DIY Yarn Ball – The Perfect Classroom Tool
I discovered the large Yarn Ball this summer when I took my Orff Level One coursework at Baker University. IT IS AMAZING! Thank you Dena Byers for using/showing me this tool and Jennifer Donovan for teaching me how to make it! It’s a fuzzy poof ball that can be used for nearly anything. The yarn ball is fun to grip and toss and squeeze. I’ve used it for the following things: reward (you get to hold the yarn ball if…), steady beat, passing from one to another, marking space (it’s the thing you walk to/turn around), tossing around the room, and so much more. I keep finding reasons to use the yarn ball… It’s the perfect manipulative or “toy” to keep around.
I like the yarn ball for a variety of reasons. I think that it’s better than a tennis ball, dodge ball, etc. because it’s soft and won’t be a problem if it hits a kid in the face or goes farther than you expected and lands on a xylophone or piano. It’s customizable because you can make it in any color, with patterns, multicolors, school colors, solids, fade outs, etc. You can make it bigger or smaller and you can make it with the softest yarn ever (which turns into a huge poof) or dollar store yarn. Seriously, the possibilities are endless!
Okay, enough about how I love this, and now to the process. Click the photos for a larger view. Please leave comments if any of the directions don’t make sense. I’ll try and streamline the process if my wording isn’t clear
Materials You’ll Need
- Cardboard circles (medium-sized pieces of cardboard that are thick with a good weight cut into a circle with a hole in the middle) see dimensions below
- Heavyweight scissors. I use kitchen shears.
- Two skeins of yarn (for larger/thicker yarn balls). See below for more on choosing yarn…
- Zip ties (or rope that will hold) I use 14” zip ties and it is enough and more for my yarn balls.
Step by step process – Click photos for larger view
You need two cardboard circles to start. I make mine with a cut out so that they’re a “C” shape but some people make them as full circles. I’ll explain why this happens in a minute.
My cardboard circle dimensions
11” in diameter and
4″ for each of the sides
3.5” in diameter hole in the middle
So… 4″ left side, 3″ center hole, 4″ right side = 11′ all the way across from one side to the other. Hope that makes sense.
I line up the circles so that the hole of the “C” matches. That’s important if you’re going to use the “C” set up. I put a piece of odd colored yarn in the middle (a bright color that is NOT the color of your yarn ball so it’s easy to spot later on in the process).
Then start wrapping. I take two skeins of yarn at once and wrap two strings at a time so that this goes faster. If you’re using two skeins of the same color this will work perfectly. If you have two colors and you don’t mind them mixing in the ball then again this technique is fine. If you have two colors and you want to make a pattern wrap one color for an inch or so around the C. Then wrap the other color for an inch or so. That’s how I got the yellow and purple yarn ball that you can see in the gallery.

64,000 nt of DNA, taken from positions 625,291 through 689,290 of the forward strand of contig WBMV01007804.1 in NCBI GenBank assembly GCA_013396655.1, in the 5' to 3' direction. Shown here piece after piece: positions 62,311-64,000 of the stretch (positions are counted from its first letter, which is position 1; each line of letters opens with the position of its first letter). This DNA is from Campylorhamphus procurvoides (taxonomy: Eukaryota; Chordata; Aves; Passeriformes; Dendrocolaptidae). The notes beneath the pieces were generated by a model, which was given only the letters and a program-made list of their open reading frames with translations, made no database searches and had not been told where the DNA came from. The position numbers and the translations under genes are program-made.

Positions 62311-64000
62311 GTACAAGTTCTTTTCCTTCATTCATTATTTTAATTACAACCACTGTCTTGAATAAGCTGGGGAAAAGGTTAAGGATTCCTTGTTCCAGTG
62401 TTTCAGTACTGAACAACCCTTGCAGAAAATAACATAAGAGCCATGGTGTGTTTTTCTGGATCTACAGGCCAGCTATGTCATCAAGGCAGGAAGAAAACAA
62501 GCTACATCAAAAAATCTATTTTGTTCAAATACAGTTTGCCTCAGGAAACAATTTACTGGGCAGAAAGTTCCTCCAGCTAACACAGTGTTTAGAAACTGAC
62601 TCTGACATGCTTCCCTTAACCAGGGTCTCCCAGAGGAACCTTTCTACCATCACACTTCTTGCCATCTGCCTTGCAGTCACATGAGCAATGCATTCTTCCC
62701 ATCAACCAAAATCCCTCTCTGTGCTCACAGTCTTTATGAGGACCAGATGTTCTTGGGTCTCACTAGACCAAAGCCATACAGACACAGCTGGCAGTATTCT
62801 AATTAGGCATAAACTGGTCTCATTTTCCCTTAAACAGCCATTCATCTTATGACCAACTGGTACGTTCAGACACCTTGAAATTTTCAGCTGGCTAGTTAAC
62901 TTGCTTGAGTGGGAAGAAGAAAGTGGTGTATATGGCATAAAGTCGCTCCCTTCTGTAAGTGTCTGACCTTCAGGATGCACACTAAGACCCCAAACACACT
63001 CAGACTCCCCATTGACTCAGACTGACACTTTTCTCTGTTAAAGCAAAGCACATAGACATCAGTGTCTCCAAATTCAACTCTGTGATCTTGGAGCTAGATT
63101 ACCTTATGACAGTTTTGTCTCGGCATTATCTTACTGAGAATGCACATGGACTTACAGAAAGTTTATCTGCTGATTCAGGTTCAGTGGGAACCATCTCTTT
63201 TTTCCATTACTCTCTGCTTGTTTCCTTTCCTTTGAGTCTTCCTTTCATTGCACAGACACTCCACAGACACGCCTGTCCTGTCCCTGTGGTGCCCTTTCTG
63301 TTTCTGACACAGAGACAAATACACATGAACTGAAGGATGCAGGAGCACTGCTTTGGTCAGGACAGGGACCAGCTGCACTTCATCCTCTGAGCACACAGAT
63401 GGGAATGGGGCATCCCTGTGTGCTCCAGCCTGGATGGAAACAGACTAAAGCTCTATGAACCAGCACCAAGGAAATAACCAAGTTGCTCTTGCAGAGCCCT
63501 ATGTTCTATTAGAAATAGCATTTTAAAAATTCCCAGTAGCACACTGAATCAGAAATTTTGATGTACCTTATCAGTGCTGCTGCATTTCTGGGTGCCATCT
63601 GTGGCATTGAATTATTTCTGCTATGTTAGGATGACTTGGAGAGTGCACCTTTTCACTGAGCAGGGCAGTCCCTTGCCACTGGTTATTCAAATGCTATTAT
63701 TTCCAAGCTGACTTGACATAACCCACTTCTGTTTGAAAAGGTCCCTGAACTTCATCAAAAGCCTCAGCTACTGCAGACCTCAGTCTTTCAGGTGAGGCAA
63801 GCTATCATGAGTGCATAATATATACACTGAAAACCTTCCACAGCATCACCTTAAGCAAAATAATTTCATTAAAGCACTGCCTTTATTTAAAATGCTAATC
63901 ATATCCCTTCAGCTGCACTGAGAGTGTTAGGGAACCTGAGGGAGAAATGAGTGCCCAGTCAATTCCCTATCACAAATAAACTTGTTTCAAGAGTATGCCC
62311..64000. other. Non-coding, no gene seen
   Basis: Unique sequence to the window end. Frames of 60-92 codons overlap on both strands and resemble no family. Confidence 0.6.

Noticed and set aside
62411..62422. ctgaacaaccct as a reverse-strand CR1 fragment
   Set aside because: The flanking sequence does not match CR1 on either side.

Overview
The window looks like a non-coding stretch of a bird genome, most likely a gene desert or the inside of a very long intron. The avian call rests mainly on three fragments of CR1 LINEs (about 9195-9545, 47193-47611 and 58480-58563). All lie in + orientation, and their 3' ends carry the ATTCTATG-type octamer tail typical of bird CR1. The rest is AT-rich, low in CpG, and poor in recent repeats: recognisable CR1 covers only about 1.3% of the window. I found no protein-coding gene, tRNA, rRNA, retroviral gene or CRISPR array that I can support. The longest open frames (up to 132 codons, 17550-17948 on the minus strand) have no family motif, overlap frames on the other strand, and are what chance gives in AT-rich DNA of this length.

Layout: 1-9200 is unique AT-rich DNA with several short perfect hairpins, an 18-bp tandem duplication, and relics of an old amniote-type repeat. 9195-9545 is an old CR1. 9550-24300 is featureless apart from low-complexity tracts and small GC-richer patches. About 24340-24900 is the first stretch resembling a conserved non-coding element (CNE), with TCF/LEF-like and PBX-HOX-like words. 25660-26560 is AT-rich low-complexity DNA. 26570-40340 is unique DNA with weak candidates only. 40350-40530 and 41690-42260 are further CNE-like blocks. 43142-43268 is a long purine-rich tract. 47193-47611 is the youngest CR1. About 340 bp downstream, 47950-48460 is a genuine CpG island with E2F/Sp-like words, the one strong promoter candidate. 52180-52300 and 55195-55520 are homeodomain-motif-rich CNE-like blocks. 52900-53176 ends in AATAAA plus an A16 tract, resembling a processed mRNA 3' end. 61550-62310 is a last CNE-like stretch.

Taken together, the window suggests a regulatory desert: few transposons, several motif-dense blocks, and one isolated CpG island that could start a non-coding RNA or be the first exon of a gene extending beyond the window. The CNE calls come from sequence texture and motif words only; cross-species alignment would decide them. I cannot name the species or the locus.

This is where the C shape is important. With the C you can go in and around quickly. Other people who use an “O” shape have to cut long long pieces of string and go in and through over and over again. I can’t imagine how long this would take. I feel like it would be forever. I stick with the C shape.
Keep wrapping until you get a very thick layer. The more yarn you wrap the thicker your yarn ball will be in the end. I wrap all the way until I’m out of yarn to wrap. Two full skeins is usually enough for me.
Find that odd colored piece of yarn now and tie it tight so that the many yarn pieces stays together as you complete the next action. This brings them all together and gives you a little allowance to move the cardboard while you work on the next step.
Get your zip ties. And tie them down as tight as you can. You’ll need to move apart the cardboard a bit as the zip ties go between both pieces of cardboard. Essentially you’re belting down your pieces of yarn together. You must do this very tightly or else you’ll lose all your pieces of yarn and you’ll have a huge mess.
Then you need to clip away the excess ends of the zip ties. Snip close to the connection of the tie so you don’t have much exposed (and I file down the cut off tie with a nail file so that you don’t have a sharp edge hidden in the middle of your yarn.
Then hold your yarn ball up and give him a trim. You might have some long pieces sticking out, that’s okay. You can cut them down or pull them out. Just so long as you don’t pull a LOT of pieces out you’ll be fine. You can lose some of the strings but not all. It’s really just a ball of a million tiny pieces of yarn that are held together with ties. You can afford to lose some of those, so don’t freak if a kid pulls one out.
I hope this process has made sense. As I said above, you can click each picture to get a closer view of every step and if you have questions about the process PLEASE leave comments below or email me and I’ll try and explain in more detail. My email is MakeMomentsMatter@gmail.com